“When I’m looking at my students I’m always looking at their futures,” Eva Haviarova, forestry and natural resources professor of wood products, said. “I want them to have a good education, a good life and options.”
Haviarova’s outlook transcends the physical boundaries of campus. Through her Extension work and community projects, Haviarova’s students include anyone passionate about woodworking and furniture design.
One of her off-campus projects involves working with the company Purposeful Design in Indianapolis. Established in 2013 by businessman David Palmer, Purposeful Design is a custom furniture building business that trains and employs men whose lives have been derailed.
“We hire men who are coming from difficult pasts and situations, whether it’s incarceration, addiction or homelessness,” Palmer explained. “We train them to make beautiful, custom, hand-crafted furniture that we then sell to schools, hospitals and local businesses. We’re not just doing it out of a love of furniture, but because we love seeing the changes it brings about in these men’s lives.”
“When I’m looking at my students I’m always looking at their futures. I want them to have a good education, a good life and options."
Purposeful Design employs roughly 20 men at a time and they stay in the position for years, learning a trade and reassembling the foundations of their lives, which for many begins with financial stability.
Haviarova plays an essential role in developing the skills of these craftsmen. For the past several years, she has taught quarterly workshops at Purposeful Design, sharing her expertise in sustainable furniture design, aesthetic and strength principles. She also offers a more intimate look at wood, discussing varieties of wood species at the microscopic level, reasoning that a better understanding of the science behind wood molds more intentional woodworkers.
Furniture in various stages of completion by Purposeful Design craftsmen.
“I tend to guide these workshops towards the material sciences,” Haviarova explained. “You must understand science if you want to deliver a high-quality product. Why does wood shrink and swell, what wood type works well for what purpose, these are all things they should understand. I find the men are endlessly inquisitive.”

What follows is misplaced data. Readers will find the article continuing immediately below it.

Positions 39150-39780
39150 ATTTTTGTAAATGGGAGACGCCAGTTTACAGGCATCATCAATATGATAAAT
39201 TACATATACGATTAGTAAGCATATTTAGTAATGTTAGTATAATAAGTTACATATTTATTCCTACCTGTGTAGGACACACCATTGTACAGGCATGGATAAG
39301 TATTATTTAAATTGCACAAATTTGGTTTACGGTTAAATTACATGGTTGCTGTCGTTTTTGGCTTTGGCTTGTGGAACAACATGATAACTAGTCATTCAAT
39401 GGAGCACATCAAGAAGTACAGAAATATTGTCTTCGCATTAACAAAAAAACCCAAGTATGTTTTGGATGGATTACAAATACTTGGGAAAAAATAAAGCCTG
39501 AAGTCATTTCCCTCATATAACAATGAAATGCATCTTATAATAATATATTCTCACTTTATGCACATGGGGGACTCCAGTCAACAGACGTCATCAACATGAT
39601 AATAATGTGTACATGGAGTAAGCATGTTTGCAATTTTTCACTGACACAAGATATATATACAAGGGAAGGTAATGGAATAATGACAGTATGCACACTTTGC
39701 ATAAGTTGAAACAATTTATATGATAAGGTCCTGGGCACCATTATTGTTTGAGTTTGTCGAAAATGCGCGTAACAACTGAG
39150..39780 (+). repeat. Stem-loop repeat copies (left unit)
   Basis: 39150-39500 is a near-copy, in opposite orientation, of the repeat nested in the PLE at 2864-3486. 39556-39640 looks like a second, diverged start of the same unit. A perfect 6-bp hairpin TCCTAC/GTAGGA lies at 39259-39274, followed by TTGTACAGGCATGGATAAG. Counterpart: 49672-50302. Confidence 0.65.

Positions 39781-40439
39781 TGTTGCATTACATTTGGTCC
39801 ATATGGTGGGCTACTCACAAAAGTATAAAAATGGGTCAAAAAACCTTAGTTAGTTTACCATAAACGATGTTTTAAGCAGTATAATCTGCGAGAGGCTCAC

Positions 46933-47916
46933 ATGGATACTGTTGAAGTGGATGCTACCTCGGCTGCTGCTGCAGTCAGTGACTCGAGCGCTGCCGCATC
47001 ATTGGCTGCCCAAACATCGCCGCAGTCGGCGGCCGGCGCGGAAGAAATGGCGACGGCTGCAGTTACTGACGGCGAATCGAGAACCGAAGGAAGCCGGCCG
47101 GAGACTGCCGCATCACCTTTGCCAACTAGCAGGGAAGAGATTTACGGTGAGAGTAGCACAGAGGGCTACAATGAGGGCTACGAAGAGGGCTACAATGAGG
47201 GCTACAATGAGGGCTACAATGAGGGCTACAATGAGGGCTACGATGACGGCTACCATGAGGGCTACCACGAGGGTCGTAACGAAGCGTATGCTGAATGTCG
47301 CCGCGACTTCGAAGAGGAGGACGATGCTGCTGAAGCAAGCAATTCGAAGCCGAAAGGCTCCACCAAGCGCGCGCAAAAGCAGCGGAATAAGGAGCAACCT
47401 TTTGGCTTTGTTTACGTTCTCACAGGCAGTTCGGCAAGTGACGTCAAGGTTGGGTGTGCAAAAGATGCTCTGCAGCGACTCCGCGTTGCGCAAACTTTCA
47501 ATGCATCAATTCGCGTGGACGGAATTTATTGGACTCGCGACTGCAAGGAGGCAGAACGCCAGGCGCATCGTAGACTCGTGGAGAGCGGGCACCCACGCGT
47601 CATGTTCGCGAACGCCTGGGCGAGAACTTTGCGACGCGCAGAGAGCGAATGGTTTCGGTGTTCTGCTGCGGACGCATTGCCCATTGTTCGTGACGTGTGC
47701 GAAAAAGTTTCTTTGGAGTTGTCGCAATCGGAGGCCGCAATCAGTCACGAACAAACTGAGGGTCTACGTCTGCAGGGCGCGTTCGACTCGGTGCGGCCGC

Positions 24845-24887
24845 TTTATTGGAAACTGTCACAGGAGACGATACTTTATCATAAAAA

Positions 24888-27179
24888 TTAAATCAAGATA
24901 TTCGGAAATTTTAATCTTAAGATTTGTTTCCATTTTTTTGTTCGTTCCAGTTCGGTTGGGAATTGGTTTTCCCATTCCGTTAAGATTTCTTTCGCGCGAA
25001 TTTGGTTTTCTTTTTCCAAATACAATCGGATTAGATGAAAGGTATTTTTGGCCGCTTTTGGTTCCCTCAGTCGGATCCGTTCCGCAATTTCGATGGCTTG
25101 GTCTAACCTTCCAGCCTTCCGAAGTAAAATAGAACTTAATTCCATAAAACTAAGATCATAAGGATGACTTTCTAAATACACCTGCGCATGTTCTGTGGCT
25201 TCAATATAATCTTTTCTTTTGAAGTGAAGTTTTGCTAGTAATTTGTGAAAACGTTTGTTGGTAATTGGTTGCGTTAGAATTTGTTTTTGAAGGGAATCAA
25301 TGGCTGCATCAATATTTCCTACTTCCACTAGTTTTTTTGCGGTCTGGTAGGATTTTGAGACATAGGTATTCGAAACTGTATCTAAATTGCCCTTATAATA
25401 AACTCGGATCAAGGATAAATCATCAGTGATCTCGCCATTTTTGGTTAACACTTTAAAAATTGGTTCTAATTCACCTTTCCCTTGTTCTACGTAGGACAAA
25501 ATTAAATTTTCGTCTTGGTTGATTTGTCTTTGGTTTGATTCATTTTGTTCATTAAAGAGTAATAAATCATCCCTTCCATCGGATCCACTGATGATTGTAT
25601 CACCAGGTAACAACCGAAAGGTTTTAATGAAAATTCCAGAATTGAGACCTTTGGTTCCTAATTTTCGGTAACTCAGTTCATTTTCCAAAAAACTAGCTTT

Isaiah Clary, who has worked at Purposeful Design for about three years, said connecting with experts like Haviarova through her workshops is a highlight of his job. Clary said it allows him to expand his repertoire and develop as a craftsman, ensuring he and his coworkers don’t get stuck in creative ruts.
“That connection and knowledge offered to us, that’s everything,” Clary reflected. “I used to like to isolate, keep to myself, but this kind of work, these kinds of workshops, are all about communication and building accountability, which was previously lacking for me.”
In addition to developing their skills as craftsmen and building a profession, Haviarova said woodworking can improve healing.
“There have been scientific studies that show surrounding ourselves with natural material, with wood, is calming,” she continued. “It’s similar with hands-on work. Building something can be spiritually nourishing, creating something beautiful is almost like a meditation.”
Clary agreed, adding that the benefits of working with wood pervade every aspect of his life. “Since I started here I never go hungry, in my stomach, my head or my heart.”
Anna Kiemel, a 2020 Purdue graduate, recently began work at Purposeful Design as a project manager. She received her degree in industrial design and took Haviarova’s class on sustainable furniture design. She said the professor’s depth of knowledge, attention to detail and love of woodworking has permeated the culture at Purposeful Design. And although she only recently started with the company, the therapeutic benefits of working closely with wood products appear evident and are one of the many reasons she personally enjoys furniture design.
“Anything that brings you back to nature is positive,” Kiemel said. “The work being done here isn’t masking the materials’ connection to the natural world, it’s emphasizing it.”
This marriage of science with the more spiritual elements of woodworking is what makes the profession singular, Palmer said. “I hear craftsmen say it can take an entire lifetime to be a good woodworker, and that may be true,” he added. “But for our guys to participate in making something beautiful and useful, that’s a special feeling for them. And to have experts from Purdue, like Eva, coming in to share their time and knowledge with us, that is so validating.”
As with most student-educator relationships, Haviarova said, the benefits are mutual.
“I enjoy my work with Purposeful Design. While I am providing training and intellectual development, I think these experiences also show me how to be a better teacher and offer me the chance to give back to society,” she added. “It’s like a chain reaction. You provide skills to someone and they, in turn, have the chance to support themselves and loved ones and begin giving back to society in turn. It’s about so much more than just developing skills and providing training. Woodworking is also about the soul.”
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